As a parent, I couldn’t help but be struck by what Todd says as they rush their son to the next hospital, three hours away— “We had tried to do the right thing at each step… At each turning point, we had tried to make the right call, but we had made the wrong ones, and now Colton was paying for it. A helpless child was suffering the consequences of our mistakes.”

Don’t we all just want to do the right thing for our children in every situation? And yet, sometimes, despite our best intentions, things go wrong and the one person we want to protect the most, ends up a victim.

Blame

In the next hospital, the doctor immediately diagnosed the condition as ruptured appendix. The doctors proceeded to do surgery—without offering hope or encouragement because the ugly truth was —poison has been filling [their] little boy’s belly for five days.”

At this point we get a glimpse of how the Burpos deal with their frustration and anxiety. They blame themselves for not trusting their instincts enough.

“We waited too long. I might never see my son alive again”—the thought almost drives Todd crazy.

A pastor, he is not above losing his faith in God and rages against Him in private.

Sonja tries to keep busy and asks for prayers. But her pain is different from that of her husband.

The couple have two children, Cassie and Colton. Before Colton, Sonja suffered a miscarriage—it not only “seared her heart with grief but also felt like a personal failure.”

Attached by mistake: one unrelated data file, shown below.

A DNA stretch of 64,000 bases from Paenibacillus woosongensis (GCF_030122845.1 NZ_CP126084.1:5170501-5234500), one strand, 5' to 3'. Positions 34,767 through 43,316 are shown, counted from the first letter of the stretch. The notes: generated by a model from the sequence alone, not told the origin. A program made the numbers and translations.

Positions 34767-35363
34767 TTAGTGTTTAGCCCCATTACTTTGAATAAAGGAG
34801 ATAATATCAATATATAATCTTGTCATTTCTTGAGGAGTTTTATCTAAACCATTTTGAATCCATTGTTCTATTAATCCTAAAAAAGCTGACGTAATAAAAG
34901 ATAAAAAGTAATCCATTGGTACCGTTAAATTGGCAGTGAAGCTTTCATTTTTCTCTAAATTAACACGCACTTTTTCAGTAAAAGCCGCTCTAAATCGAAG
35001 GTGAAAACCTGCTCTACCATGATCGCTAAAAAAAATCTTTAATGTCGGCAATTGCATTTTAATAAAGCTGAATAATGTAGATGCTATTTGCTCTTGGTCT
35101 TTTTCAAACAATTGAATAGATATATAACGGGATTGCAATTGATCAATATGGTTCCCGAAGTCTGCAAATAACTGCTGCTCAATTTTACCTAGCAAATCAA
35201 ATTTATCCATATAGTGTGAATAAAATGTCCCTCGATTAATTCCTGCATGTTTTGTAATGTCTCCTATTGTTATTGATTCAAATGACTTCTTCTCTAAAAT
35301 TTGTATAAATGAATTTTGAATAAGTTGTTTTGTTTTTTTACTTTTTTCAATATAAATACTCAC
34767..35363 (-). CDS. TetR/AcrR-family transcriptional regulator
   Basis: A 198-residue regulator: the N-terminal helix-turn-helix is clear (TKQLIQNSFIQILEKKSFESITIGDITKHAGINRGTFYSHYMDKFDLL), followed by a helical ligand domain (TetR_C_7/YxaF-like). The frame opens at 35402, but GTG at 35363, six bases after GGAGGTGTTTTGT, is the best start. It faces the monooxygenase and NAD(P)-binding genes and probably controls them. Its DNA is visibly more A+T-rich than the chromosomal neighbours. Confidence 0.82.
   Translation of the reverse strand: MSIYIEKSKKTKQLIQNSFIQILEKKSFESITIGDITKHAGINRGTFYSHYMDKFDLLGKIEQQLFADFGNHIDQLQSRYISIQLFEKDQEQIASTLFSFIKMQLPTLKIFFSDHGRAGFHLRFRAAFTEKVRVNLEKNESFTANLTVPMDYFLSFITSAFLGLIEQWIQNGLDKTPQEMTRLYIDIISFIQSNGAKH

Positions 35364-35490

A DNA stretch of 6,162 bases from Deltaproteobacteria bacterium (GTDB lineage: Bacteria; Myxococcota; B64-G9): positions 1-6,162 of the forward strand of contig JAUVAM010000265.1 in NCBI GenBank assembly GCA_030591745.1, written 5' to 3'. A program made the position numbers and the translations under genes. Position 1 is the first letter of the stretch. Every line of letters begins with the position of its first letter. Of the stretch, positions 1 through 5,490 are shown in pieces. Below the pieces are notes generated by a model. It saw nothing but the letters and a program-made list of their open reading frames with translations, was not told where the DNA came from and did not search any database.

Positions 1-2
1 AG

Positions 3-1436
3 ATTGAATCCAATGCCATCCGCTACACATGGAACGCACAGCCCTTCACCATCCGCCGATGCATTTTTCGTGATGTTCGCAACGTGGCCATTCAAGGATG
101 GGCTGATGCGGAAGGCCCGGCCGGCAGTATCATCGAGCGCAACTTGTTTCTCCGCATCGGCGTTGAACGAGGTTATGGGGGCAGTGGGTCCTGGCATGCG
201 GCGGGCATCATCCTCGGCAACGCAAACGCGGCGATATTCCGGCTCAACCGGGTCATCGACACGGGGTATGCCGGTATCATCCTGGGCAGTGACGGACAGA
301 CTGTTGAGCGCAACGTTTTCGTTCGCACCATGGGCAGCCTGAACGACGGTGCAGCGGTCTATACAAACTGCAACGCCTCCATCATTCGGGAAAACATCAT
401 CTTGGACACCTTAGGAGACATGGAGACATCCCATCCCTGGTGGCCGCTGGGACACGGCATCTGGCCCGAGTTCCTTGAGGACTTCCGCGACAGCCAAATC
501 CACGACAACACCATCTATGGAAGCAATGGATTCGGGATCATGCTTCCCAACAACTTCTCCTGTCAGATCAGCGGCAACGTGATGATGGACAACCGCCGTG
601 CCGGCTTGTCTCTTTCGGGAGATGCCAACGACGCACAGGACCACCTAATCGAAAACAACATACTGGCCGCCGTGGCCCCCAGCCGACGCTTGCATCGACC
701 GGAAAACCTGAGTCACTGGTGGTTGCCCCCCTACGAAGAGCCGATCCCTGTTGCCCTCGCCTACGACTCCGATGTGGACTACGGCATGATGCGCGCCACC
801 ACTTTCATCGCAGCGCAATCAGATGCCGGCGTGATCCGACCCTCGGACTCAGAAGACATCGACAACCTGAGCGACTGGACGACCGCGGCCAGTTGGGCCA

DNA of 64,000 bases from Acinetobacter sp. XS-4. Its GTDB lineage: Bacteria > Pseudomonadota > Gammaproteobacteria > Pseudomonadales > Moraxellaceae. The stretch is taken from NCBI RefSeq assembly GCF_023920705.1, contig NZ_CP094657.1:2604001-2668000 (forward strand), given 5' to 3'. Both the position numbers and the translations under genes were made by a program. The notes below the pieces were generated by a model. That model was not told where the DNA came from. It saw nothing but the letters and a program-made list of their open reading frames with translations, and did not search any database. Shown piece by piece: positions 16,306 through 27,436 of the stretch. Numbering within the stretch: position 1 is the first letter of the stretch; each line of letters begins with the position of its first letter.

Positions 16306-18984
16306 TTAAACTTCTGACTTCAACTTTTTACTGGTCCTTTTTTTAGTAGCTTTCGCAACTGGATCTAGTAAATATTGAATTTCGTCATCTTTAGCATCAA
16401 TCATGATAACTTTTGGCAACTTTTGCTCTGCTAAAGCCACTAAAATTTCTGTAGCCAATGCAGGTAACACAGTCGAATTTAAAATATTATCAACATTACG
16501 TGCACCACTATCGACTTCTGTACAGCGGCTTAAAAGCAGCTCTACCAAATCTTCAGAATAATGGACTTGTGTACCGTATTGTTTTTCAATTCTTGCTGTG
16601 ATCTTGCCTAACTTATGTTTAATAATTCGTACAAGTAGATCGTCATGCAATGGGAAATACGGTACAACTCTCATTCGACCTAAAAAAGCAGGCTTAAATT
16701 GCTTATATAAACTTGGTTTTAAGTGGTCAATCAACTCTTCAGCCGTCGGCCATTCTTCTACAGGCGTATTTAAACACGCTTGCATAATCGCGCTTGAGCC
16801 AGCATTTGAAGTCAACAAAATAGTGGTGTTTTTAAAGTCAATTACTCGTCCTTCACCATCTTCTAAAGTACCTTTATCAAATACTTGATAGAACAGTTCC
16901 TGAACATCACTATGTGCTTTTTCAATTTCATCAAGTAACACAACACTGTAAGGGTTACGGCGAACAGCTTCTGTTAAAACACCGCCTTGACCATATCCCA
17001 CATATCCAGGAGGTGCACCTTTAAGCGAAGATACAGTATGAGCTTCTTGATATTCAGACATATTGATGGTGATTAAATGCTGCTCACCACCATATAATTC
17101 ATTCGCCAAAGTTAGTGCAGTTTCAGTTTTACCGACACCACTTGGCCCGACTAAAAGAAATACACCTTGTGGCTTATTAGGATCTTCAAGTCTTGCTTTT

A part of her always blamed herself, and the loss of an unborn baby created “an empty space where there was none before.”

Now, Colton, the little bundle of joy that she had prayed so earnestly for, was about to be taken away as well.

I don’t think anyone can go through this part of the book without shedding tears.

Miracle

Fortunately, Colton makes it through surgery but his condition remains critical. A freak snowstorm keeps them from seeking additional medical assistance in a bigger hospital—his doctors essentially give up, saying there is nothing more they can do for him.

And then, the miracle of prayers takes place as over 80 members of Pastor Todd’s congregation gather in an overnight vigil begging God to spare the life of a beloved child.

What follows is another tearful portion—Colton’s overnight recovery.

The real miracle, however, begins as Colton begins to talk about his experience during surgery. The angels, he recalls, came and sang to him to allay his fears, upon the order of Jesus, who happened to be holding him on His lap! His first description of Jesus—He has “red markers.”

At first, Todd can’t make sense of those “markers.” Then he realizes that Colton is describing the marks of crucifixion on the palms and feet of Jesus.